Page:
Defining R.A.C.I.


Many companies run workflow on the RACI model template. RACI is an acronym for Responsible, Accountable, Consulted, and Informed. It is essentially a responsibility assignment matrix that creates a visual or digitally charted description for participation by various members of a workforce when completing tasks, producing deliverables, or working on a project or process for your business. To put it more simply, it is how many businesses keep track of who will do what when, who needs to be kept in the loop about progress, and who needs to sign off on completed work before it is considered complete.


Each word in the acronym defines a role within the company for task completion. When a work order is assigned or a task is entered into a RACI workflow, specific roles are assigned to specific people or teams in order to ensure that everyone understands the task, everyone is aware of the tasks objective, and there is oversight at higher levels of management so they know where the individual or team currently stands in terms of progress towards completion. Let’s look at little more closely at how each role impacts the workflow, as well as what each specific role entails.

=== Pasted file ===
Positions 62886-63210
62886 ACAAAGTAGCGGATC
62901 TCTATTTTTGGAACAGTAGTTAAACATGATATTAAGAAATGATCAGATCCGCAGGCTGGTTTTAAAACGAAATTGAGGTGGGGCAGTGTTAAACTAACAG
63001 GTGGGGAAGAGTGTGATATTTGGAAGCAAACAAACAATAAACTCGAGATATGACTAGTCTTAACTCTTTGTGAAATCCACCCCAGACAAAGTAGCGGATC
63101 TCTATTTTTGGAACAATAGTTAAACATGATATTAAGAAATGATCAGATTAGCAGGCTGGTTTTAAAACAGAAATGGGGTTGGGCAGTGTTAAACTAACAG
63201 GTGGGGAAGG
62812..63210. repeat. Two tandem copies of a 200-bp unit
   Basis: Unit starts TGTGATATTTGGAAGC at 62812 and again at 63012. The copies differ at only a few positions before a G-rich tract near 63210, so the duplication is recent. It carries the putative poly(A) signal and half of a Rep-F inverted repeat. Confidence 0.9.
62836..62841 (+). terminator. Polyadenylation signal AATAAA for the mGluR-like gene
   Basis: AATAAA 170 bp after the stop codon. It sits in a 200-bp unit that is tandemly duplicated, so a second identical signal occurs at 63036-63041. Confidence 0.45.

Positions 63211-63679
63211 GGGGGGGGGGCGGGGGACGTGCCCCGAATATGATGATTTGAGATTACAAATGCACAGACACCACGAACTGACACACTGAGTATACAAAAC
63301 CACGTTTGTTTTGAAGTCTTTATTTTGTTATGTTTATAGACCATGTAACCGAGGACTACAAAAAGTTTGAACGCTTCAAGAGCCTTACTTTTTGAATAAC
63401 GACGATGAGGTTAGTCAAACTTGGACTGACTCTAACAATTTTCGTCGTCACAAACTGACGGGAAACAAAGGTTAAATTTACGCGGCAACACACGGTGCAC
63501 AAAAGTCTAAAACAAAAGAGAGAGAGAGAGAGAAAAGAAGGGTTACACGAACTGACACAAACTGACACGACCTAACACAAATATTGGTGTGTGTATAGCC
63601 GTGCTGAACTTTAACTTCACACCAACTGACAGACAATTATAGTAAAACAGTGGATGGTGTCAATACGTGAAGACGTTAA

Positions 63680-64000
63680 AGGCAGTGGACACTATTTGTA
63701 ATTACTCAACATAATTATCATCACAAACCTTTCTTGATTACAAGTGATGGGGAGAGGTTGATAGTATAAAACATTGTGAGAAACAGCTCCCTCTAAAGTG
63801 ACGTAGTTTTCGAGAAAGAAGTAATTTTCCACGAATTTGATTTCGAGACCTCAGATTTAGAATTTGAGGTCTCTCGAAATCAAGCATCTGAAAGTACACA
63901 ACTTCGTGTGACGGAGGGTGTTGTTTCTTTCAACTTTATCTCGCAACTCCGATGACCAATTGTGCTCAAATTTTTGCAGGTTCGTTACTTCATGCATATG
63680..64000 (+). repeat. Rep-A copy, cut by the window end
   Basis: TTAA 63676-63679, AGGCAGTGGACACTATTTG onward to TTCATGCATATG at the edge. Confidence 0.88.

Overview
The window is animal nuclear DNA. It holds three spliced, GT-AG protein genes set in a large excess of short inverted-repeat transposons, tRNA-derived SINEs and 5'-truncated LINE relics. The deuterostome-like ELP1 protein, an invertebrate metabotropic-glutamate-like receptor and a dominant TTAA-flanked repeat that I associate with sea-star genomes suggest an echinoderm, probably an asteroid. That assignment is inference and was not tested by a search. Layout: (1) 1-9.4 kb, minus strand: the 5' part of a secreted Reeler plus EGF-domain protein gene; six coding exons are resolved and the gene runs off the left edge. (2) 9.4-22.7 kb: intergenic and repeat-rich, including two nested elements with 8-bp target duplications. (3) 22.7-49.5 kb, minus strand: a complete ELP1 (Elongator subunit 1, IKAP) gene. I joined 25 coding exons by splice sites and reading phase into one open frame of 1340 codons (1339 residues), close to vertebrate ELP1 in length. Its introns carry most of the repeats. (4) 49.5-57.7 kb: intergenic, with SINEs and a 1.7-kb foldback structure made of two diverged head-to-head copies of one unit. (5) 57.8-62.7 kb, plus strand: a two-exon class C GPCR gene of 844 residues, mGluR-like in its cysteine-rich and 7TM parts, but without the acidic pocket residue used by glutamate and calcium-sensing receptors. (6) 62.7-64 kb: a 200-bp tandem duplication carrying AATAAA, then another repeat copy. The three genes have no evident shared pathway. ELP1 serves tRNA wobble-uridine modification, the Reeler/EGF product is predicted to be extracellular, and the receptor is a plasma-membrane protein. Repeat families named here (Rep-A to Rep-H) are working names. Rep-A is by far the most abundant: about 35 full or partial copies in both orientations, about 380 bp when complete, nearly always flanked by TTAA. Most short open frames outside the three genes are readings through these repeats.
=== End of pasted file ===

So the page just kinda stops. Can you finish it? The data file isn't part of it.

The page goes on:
These roles are composed of your front line people who are actually going to do work towards achieving the goal or task that is set out for them. At least one role in the overall RACI model must be assigned as Responsible, although (in answer to the question in the introduction) you can divvy up the work to more Responsible roles to provide support or assistance along the way.


In other words, you have your people who are going to be completing the work that needs to be accomplished to complete a project and those who assist and support them. You may need only one Responsible role, or you may need additional Responsible roles depending on the task.They could be your sales force, a group of manufacturing technicians on a factory floor, warehouse workers, or researchers who are collecting and organizing data for a study. Responsible roles are your grunts, your foot soldiers who will carry out specific orders given to them by those who oversee what they do, which RACI model defines as the Accountable.



To borrow an old saying, “The buck stops here.”


In the Accountable role are the persons that bear ultimate responsibility for correctly and thoroughly completing tasks, goals, deliverables, or whatever purpose the RACI model is used for. These are the people that will give final approval of completion for the Responsibles work. There can be only ONE accountable per task or deliverable. Adding more complicates the process and introduces unnecessary rate-limiting to the overall workflow.